I'm a 31-year-old lifelong Alaskan. I served four years in the U.S. Army before returning to Alaska, where I earned a B.S. in Criminal Justice. Currently, I'm a full-time state investigator, investigating doctors and nurses for things like drug diversion, application fraud, and malpractice. I also continue to work part-time as a police officer at my former full-time agency, picking up 1-2 patrol shifts per month. Additionally, I recently became a state organizer for a national civil rights non-profit organization.
I have a wonderful wife whom I've known as my best friend since ninth grade and two awesome little boys (ages 10.5 and 2.5). In my free time I like to hike, bike, jog, lift weights, meditate, practice yoga, listen to NPR, read (both fiction and non-fiction), and watch sports (go Denver Broncos).
I have dealt with chronic depression for much of my adult life and, more recently, it has crippled my motivation, causing a significant reduction in my physical activity and a sharp increase in poor dietary choices. In the past two years, I have become increasingly overweight (approaching obese according to my BMI). Despite the struggles, I am a perpetual optimist and I continue to push forward. It helps that my wife is a licensed practicing counselor. As such, she routinely checks in with me when we're at home together, while also making sure I continue going to therapy to work on managing the depression in the presence of an objective mental health professional.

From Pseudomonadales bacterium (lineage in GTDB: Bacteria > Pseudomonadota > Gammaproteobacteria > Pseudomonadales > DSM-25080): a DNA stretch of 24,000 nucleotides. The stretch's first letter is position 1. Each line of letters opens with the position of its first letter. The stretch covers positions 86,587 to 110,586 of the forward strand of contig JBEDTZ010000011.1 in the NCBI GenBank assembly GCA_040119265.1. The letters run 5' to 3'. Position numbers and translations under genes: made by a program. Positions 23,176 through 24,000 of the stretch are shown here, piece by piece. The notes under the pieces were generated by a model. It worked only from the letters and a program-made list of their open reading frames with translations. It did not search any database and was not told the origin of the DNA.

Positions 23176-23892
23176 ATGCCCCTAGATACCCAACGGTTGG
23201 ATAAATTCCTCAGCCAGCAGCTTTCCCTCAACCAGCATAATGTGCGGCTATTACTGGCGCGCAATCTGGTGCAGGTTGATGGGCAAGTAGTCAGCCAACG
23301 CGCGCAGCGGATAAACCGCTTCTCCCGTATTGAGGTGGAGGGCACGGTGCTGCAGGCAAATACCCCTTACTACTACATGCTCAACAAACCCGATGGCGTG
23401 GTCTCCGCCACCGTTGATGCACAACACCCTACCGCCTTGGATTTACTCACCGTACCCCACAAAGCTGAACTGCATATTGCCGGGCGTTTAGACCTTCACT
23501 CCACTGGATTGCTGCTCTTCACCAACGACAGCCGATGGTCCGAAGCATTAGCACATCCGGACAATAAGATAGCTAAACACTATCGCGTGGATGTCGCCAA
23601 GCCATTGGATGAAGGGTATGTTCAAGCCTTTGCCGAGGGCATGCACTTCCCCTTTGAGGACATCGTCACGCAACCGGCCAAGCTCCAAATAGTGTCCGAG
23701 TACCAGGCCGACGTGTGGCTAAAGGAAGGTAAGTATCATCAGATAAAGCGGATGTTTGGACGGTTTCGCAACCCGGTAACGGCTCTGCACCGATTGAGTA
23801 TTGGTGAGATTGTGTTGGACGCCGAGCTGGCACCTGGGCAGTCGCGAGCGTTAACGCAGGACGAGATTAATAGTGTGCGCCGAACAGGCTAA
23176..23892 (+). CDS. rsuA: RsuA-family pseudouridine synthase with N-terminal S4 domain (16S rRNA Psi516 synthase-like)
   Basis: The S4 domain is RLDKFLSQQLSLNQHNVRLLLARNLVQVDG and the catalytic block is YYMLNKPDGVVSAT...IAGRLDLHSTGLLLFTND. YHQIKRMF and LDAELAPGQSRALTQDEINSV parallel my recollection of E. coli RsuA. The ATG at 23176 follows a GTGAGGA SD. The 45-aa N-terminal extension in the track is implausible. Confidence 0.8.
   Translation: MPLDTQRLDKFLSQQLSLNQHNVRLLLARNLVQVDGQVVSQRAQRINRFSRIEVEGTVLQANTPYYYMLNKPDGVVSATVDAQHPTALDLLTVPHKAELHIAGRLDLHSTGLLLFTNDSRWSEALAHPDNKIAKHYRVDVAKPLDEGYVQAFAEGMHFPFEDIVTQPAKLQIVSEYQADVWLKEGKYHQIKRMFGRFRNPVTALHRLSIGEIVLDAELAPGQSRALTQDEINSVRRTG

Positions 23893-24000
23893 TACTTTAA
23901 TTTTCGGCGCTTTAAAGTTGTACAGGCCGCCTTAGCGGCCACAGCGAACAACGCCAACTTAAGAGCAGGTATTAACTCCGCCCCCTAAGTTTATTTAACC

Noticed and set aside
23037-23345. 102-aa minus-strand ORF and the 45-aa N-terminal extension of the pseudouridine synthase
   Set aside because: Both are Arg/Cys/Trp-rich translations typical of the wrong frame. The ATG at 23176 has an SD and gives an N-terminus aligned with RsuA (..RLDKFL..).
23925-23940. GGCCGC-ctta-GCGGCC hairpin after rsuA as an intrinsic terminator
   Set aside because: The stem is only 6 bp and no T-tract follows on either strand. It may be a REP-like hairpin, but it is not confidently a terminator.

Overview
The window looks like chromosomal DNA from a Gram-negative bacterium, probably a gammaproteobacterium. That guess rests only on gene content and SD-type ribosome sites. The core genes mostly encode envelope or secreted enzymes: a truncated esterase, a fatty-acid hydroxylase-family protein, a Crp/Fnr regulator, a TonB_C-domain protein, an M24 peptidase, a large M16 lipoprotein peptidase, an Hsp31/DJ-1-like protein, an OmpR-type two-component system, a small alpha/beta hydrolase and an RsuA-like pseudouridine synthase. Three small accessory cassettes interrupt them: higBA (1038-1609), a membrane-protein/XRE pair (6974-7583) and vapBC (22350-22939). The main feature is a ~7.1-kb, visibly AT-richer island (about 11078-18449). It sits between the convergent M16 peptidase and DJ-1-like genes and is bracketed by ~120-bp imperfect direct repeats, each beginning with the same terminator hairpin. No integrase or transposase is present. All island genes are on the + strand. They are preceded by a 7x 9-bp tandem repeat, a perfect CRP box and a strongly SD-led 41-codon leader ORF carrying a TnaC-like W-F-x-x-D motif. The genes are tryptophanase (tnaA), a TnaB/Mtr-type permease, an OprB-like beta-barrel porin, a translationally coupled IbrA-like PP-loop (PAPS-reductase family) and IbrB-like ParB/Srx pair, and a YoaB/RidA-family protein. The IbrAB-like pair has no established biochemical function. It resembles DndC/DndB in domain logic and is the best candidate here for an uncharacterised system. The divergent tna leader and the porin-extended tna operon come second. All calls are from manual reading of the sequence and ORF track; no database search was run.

About six weeks ago, I ran across a book titled How Not To Die by Dr. Michael Greger. Referencing a ton of peer-reviewed scientific studies, Dr. Greger's work really opened my eyes to the short-term and long-term benefits of eating a plant-based diet while ditching meat, dairy, and eggs. I learned that my diet filled with processed meats, dairy, and eggs was increasing my chance of Alzheimer's. I always knew in the back of my mind that my diet had been out of whack for a long time, and I knew it increased my chances of diabetes, heart disease, stroke, and other serious ailments. Yet, I procrastinated and yo-yo dieted for years. This time, seeing the copious amounts of research packed into those pages turned out to be the reality check I needed to get over the hump. I went to the store and bought a ton of fruits and veggies, overhauling my diet.
Three weeks ago, my wife surprised me with an early Christmas present -- a 23andMe DNA kit. Yesterday, my results became available and, minutes later, I learned I'm an APOE 3/4. I have barely skimmed the surface of this finding, but it's my understanding I have a ~23% chance of having dementia at age 85 because I'm an APOE 3/4 (correct me if I'm wrong) versus 11% for someone without APOE4 alleles. I know that diet and exercises can be excellent mitigating factors, so I am redoubling my efforts to stick to proper routines this year. I want to live a nice long life to enjoy time with my wife, children, and future grandchildren.
I look forward to being a part of this community with all of you and learning as much as I can.